OUTSIDE THE BOX
The Bangko Sentral ng Pilipinas (BSP) raised interest rates last week by one quarter of a percent, putting the overnight lending rate to 6.50 percent from 6.25 percent. This is good news. In March rates were also raised by 0.25 percent, bringing the total interest-rate increase for the year to a half-a-percentage point.
BSP Governor Amando Tetangco Jr. said, “With these considerations, the board deemed it prudent to rein in inflation expectations further.”
That statement by Governor Tetangco is not completely true. Interest rates are traditionally raised to counter inflation if the inflation is caused by an imbalance in supply and demand. If, for example, chickens are in short supply and the price is going up, when interest rates are low, dealers will theoretically borrow money to buy more chickens to take advantage of rising prices. This borrowing, in turn, creates more of a supply/demand imbalance, causing prices to go even higher. The central bank raises interest rates to discourage buying, thereby reducing demand and this, in turn, will lower prices.
Except, current inflation has very little to do with supply/demand imbalances. The greatest part of global inflation, including in the Philippines, is “currency-induced cost-push inflation.”
Remember the good old days of 1997? When the peso/dollar exchange rate went from 26 to 36, prices went up because the cost of imported components such as milk, oil and other imported goods was more in peso terms. The “cost” of imported goods “pushed inflation” higher because the “cost” of the dollar was increasing.
Today, we have a similar situation, a much more serious situation of “currency-induced cost-push inflation.” The dollar drops 7 percent, making oil exporters increase their prices by 7 percent. But inflation is as much psychologically caused as by the actual financials. The oil exporters correctly believe the dollar is going to fall more so they raise prices faster to keep ahead of the falling dollar.
The real purpose behind the latest BSP interest-rate increase is to justify an appreciating peso, which is good. What was not said by the BSP in the original announcement came later. From the BusinessMirror: “Monetary authorities said they would rather have the exchange rate approach the consensus rate P42 per dollar and manage the external sector a tad more difficult than usual instead of having inflation average above forecast at 5.6 percent this year—which may happen if they didn’t increase policy rates.”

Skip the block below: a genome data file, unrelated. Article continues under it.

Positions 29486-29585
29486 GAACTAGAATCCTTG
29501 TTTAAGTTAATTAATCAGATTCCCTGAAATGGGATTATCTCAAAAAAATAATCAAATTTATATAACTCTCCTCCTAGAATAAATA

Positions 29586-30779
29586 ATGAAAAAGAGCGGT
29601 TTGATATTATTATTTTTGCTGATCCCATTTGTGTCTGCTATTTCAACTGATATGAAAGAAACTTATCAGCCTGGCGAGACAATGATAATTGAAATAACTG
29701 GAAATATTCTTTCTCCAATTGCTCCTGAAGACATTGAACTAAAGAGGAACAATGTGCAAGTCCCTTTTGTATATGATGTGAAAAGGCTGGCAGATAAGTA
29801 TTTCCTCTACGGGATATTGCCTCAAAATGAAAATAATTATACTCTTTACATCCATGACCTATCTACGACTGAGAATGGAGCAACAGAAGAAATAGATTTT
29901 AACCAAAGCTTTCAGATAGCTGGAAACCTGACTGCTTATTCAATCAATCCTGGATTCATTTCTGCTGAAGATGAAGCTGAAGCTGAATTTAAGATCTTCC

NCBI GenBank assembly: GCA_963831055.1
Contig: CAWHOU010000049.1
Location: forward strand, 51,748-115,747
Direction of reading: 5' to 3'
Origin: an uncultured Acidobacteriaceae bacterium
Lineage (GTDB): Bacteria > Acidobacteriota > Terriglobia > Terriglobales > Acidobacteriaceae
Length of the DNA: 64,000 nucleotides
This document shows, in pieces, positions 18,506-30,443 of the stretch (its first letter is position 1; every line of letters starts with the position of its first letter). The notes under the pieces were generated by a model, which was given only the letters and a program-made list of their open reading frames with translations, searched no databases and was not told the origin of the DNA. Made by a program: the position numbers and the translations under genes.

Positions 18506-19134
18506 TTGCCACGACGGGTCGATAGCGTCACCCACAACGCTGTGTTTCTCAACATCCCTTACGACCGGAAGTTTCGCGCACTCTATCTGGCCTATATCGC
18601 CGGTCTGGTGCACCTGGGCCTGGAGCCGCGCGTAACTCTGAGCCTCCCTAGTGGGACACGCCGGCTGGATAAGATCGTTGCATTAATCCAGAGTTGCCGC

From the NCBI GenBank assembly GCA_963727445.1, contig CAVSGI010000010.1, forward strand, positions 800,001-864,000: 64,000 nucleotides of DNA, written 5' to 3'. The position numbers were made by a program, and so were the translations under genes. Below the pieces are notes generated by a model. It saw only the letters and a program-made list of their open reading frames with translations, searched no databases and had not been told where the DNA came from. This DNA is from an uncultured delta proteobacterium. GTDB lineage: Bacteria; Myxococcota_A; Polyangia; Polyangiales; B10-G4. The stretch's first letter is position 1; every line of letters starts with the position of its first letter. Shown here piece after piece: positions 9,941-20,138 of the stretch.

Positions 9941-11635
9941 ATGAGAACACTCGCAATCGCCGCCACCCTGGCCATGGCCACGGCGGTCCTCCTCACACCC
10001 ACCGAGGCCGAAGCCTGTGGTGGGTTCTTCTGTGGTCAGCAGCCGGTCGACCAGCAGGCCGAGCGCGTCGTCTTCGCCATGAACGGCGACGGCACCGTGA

Let me finish the rest of that statement: “because of currency-induced cost-push inflation.”
The BSP is setting up the public and business for more peso appreciation.
Over the last six years or so, the BSP moving interest rates have not seen a good correlation with inflation rates. Granted, the BSP must walk a thin line between keeping interest rates high enough to stop inflation and low enough to keep economic activity moving.
Local banks are experiencing good times now. Nonperforming loans are at a very low level, around 3 percent of total portfolio. The average capital adequacy as of end-June 2010 remained healthy at 15.2 percent, exceeding the 10 percent level set by the BSP and the 8 percent set by the bank for International Settlements.
Bank lending grew in January 2011 at the fastest rate in almost two years since the recovery after the 2008 financial crisis hit the world. One key to that number is that production loans, used for project financing rather than just paying the ordinary bills was up over 12 percent. Consumer loans went up at a slower rate but that is not necessarily a negative. Consumers are still buying, as witnessed by the 8-percent to 10-percent increase in retail sales in the first months of 2011 and people have the cash to buy without borrowing.
Peso appreciation is an important factor for this economy as I have been saying constantly. The perception that the peso will appreciate even further over the next months has a psychology also. Dollars from both domestic and foreign sources will go to pesos believing that there will be increased trading profits from being in pesos. The fact that interest rates are up will encourage more dollars to flow into the country as deposit rates are higher at the banks than in other nations. It is a win-win situation for going into pesos.
The downside of a peso appreciation has been talked about enough. However, the positive effects of peso appreciation on the total economy will offset the negatives. If the government’s economic policymakers would ever get creative, these negatives could be mitigated, if not eliminated. While an increase in interest rates will increase the cost of government domestic borrowing, the cost of dollar borrowing and debt service will go down.
This move by the BSP is an indication to me that the BSP has taken the action that they knew was inevitable; appreciate the peso. The positive effects of more dollar inflow, a reduction in the overall cost of imported products like oil, somewhat higher profitability for the banks and reducing inflation makes this year look better for the economy.
In last week’s column about the Weiss rating of the Philippine sovereign debt, I included the wrong web site address. This is the one where you can read the country results: http://weissratings.com/news/archives/debt/110428.aspx
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Tuesday, 10 May 2011